Thank you for your comments. Who were these ‘early bishops’? Were they ‘trained’ by the disciples? I am trying to understand why so much of the NT is based on Paul’s teachings, but very little on the disciples’ writings. It appears, that the disciples’ writings are geared towards ‘witnessing’ the truth of the amazing miracles and sacrifice as much as providing wisdom concerning God’s Word. If I ‘unplugged’ Paul’s teachings, where would I now stand? Would I become ‘less’ of a Christian? Would I be ‘missing’ spiritual life-giving information? It appears, that the answer is, “Yes.”

I am simply ‘curious’. Why was Paul given ‘insight’ that the disciples were not? Was Paul anointed above the disciples? When I read Paul’s writings, I can believe them very easily. The writings are telling us ‘things’, that one would expect to be how God would ‘judge’ us. I have no problem with this at all. We simply do not know any more ‘facts’ than what the NT reveals. :slight_smile:

The scriptures tell us, that there will be no further ‘miracles’ on the scale that Christ provided. Those that seek out such further ‘miraculous proof’’, are non-believers. Life is full of small miracles, that are simply proof of the intervention of God, in our lives (letting us know that He is with us, always). :slight_smile:

Unless Jesus left us a Church to teach and sanctify in His name. And if He did, we can accept everything His Church teaches as “fact”…“He who hears you, hears me.” Luke 10:16

It is helpful to define Paul’s letters into groups. Three in fact. The first are those that all scholars agree were in fact written by him. There are 7, Romans, 1,2 Corinthians, 1 Thess, Galatians, Philippians, and Philimon. These were all written in the 50’s. Scholars suggest that the teachings contained within them are very much in line with the later Gospel accounts of Jesus’ teachings.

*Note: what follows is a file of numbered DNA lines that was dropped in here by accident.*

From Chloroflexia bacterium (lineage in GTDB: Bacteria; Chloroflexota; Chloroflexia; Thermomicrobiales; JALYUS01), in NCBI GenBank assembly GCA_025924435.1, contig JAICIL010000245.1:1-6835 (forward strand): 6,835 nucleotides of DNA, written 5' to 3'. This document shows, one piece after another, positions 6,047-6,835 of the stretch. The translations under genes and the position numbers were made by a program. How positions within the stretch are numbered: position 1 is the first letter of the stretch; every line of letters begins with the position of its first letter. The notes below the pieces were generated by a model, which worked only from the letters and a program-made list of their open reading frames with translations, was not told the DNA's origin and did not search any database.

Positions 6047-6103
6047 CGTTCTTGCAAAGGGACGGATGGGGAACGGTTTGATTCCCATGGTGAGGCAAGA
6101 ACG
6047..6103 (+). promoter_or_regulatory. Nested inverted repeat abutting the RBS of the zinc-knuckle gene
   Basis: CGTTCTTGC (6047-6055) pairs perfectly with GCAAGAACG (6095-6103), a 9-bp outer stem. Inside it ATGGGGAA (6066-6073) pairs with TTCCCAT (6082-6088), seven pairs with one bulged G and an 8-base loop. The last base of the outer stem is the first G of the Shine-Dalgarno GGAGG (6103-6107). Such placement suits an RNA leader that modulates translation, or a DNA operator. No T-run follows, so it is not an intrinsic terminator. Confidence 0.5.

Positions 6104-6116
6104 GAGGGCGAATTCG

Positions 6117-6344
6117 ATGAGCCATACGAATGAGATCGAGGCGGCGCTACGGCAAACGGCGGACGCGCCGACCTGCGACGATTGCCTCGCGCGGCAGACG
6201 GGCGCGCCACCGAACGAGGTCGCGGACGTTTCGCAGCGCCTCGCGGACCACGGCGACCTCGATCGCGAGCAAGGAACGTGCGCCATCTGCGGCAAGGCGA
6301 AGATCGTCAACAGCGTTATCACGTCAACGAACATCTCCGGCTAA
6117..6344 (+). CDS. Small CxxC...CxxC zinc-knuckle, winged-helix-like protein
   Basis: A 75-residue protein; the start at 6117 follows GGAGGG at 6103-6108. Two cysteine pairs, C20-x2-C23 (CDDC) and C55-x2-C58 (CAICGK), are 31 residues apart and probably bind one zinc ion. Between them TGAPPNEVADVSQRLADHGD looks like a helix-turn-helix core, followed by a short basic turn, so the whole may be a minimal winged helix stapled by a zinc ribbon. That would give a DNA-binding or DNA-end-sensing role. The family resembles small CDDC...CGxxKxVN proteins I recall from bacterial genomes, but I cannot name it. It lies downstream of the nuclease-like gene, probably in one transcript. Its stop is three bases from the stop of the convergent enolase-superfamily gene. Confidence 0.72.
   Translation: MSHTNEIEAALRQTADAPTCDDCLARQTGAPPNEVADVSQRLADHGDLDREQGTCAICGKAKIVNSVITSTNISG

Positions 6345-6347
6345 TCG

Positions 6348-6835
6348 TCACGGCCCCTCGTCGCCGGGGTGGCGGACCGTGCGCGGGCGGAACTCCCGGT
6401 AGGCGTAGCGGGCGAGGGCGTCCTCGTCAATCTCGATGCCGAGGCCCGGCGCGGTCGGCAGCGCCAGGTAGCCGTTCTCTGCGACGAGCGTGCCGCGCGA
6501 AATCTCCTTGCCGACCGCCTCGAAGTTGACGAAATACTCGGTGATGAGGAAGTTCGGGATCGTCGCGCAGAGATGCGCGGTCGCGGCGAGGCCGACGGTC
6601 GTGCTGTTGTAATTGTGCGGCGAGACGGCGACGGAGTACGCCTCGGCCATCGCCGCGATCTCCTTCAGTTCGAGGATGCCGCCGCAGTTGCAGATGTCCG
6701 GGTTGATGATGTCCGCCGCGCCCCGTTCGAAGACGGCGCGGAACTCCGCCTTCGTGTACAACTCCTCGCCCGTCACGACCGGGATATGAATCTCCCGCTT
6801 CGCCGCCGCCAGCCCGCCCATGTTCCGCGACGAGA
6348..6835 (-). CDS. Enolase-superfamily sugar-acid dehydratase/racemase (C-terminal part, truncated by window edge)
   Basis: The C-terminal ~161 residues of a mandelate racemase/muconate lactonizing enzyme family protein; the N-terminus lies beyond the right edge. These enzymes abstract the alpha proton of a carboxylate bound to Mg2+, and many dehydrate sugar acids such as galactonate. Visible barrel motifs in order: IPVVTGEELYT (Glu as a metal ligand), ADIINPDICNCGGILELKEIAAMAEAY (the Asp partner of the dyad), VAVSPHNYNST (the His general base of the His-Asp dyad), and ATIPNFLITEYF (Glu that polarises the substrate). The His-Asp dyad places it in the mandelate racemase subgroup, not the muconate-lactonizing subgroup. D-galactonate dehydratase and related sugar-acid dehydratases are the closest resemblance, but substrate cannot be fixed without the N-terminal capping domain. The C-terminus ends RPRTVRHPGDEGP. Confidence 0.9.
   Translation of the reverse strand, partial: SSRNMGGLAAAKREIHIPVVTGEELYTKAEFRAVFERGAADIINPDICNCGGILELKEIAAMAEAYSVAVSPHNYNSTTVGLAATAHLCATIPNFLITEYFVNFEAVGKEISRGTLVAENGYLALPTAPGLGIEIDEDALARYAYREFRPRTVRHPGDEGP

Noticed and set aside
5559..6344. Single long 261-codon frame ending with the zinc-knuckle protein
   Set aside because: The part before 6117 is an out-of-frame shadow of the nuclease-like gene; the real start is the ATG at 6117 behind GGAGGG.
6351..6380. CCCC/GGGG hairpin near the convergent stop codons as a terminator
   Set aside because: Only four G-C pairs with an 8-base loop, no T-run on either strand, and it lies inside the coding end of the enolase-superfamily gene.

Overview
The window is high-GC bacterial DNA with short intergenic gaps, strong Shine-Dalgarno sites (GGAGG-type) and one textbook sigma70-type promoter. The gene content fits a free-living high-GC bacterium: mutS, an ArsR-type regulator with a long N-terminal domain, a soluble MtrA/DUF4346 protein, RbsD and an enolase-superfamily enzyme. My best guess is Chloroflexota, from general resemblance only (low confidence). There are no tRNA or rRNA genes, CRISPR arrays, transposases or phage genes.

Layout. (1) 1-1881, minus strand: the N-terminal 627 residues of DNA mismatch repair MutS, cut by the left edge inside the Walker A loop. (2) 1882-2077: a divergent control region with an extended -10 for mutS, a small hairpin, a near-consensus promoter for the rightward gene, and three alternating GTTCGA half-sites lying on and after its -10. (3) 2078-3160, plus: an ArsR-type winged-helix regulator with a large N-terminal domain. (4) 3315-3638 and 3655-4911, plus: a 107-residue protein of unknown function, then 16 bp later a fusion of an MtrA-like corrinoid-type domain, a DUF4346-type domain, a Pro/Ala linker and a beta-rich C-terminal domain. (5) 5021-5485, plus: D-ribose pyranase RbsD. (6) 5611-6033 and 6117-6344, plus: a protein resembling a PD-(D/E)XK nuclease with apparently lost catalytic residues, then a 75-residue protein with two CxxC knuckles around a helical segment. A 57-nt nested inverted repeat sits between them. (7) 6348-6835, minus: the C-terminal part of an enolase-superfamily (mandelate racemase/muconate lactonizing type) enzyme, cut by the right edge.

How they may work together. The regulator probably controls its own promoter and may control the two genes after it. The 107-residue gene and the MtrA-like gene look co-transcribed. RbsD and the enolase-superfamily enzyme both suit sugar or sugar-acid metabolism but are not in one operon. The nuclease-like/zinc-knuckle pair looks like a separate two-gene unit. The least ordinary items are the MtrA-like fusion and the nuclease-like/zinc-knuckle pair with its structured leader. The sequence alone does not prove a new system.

The 2nd group, 1,2 Timothy, Titus, were almost assuredly not written by Paul, and were probably written well after his death, sometime around 100 or a bit later. Both the historical setting and the writing style are quite different from the authenticated letters. Thse letters are considered reactions to the radical teachings of the 1st group.

The third group, most scholars don’t think are Paul’s but there is less agreement on this. They are Ephesians, Colossians, and 2nd Thess. These also if not his were written after his death, and present a more conservative approach that he exhibited in the 1st group.

Acts of course, represents another view of Paul from Luke, written after Paul’s death and there is not unanimity as to whether Luke’s portrayal is accurate.

The one think I can clarify is that the bit about wearing head coverings is an inaccurate translation. It in fact referred to women not having their hair pinned up as was normal for whem when they left the home. The “wild” flowing locks seemed to suggest to some that these women were “crazed” in some sense. Paul was admonishing them to act in a more digified manner.

You must remember that Paul was not writing gospels, but letters to address specific issues in small groups of Jesus followers whom he had himself taught (with the only exception being Romans, which he wrote to before ever going there.). Disbutes, and questions had arisen and he was addressing very special issues. We must be careful in extrapolating some things to faith in general because of this, and we must understand his replies in light of the questions being asked. That is not always easy to do.